This past Sunday on This Week, George Will said of the HHS mandate: “This is what liberalism looks like. This is what the progressive state does. It tries to break all the institutions of civil society, all the institutions that mediate between the individual and the state. They have to break them to the saddle of the state.” He went on to say: “The Catholic bishops, it serves them right. They’re the ones who were really hot for Obamacare, with few exceptions. But they were all in favor of this.”
This was a few days ago now, but I keep hearing it . . .
Second thing first. The Catholic bishops were a thorn in the side of the Obama administration and congressmen who were looking for an excuse to fold and vote for it. It did not adequately protect life and conscience, and so they opposed its passage.
And America’s Catholic bishops includes some real leaders, who George Will might appreciate knowing are not rubes when it comes to the dangers of the progressive state. Take Archbishop Jose Gomez of Los Angeles, who wrote the other day:
America’s founders understood that human life is more than politics or economics. They created structures of government and an economic system intended to promote individual liberty. They also created a space of freedom in which a rich “civil society” could grow — all sorts of independent churches and religions, neighborhood groups, clubs, volunteer organizations, trade unions, leagues, charities, foundations and more.
In the founders’ vision of civil society, churches and religious agencies held a special place. They believed religion was essential for democracy to flourish because religion instills the values and virtues people need for self-government.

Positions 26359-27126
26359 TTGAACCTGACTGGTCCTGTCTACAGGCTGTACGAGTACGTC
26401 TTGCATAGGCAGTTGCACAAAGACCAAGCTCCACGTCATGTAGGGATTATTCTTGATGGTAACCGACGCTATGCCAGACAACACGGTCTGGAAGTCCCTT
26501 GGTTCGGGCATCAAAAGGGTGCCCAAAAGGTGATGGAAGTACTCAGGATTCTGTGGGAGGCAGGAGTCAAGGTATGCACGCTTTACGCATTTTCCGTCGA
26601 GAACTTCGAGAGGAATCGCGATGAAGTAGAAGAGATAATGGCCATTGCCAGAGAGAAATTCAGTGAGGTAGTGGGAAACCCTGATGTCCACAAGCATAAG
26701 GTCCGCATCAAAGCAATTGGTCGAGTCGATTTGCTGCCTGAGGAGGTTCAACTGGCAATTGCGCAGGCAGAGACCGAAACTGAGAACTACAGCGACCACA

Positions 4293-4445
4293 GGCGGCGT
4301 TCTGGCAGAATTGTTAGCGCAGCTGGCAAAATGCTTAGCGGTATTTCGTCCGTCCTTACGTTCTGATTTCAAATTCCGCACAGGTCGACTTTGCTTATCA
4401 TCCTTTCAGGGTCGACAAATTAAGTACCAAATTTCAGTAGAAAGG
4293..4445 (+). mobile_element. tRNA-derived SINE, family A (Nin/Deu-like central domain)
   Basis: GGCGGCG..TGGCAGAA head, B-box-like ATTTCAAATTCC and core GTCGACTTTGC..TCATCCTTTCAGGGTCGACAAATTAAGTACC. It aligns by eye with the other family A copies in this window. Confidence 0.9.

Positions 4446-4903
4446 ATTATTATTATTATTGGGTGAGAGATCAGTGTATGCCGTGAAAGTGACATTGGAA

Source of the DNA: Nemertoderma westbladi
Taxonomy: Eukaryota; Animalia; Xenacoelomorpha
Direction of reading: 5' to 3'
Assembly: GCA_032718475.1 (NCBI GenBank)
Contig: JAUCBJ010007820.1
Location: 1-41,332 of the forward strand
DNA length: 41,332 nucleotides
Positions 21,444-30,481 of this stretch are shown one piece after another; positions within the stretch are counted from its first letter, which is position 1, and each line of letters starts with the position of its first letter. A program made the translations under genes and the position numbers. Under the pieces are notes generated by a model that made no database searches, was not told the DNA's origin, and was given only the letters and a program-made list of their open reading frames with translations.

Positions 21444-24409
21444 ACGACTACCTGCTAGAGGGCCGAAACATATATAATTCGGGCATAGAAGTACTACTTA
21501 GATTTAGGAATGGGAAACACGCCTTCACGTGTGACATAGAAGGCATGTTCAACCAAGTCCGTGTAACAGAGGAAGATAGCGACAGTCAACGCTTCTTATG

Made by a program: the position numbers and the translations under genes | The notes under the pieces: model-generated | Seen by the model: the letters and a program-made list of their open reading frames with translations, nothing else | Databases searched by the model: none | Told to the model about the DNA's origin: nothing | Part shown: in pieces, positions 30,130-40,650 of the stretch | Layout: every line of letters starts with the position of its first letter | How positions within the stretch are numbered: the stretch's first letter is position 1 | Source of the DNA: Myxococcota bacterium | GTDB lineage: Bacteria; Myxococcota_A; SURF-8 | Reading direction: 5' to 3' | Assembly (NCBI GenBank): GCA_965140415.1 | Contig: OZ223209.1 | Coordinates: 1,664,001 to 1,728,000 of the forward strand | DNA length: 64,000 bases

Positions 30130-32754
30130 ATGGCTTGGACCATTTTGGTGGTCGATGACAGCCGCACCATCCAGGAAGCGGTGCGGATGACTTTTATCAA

That’s why the First Amendment protects churches and individuals from the government meddling in what they believe, or in how they express and live out those beliefs. That’s also why the government has always felt comfortable providing funding for Church charities and ministries that serve the common good of all Americans.
What’s been happening in recent decades is that government at all levels has been exerting greater influence in almost every area of American life.
In the process, non-governmental institutions are being crowded out of our public life. Civil society is shrinking and the influence of civic associations in our lives is getting weaker. The rights and freedoms of churches are increasingly restricted by court orders and government policies. Religious freedom is now reduced to the freedom to pray and to go to church.
And more and more, Church agencies are now treated as if they are arms of the government. Increasingly, these agencies are expected to serve and submit to the government’s agendas and priorities.
None of this is good for our democracy or our individual liberties.
America’s founders knew that a strong civil society and flourishing faith communities are our last best protection against tyranny — against the government becoming too big and all-powerful and all-controlling in our lives.
That is why I think this new mandate has struck such a nerve — not only with Catholics and other believers, but also with millions of our fellow citizens.
People are realizing that if the government denies our fundamental freedom to hold religious beliefs and to order our lives according to these beliefs, then there is no real freedom for anyone.
This new mandate moves us closer to what Pope Benedict XVI warned against in his first encyclical, Deus Caritas Est (“God is Love”): “The state which would provide everything, absorbing everything into itself … a state which regulates and controls everything.”
These things are worth noting for the sake of truth and justice.
And, sometimes you have more allies than you realize.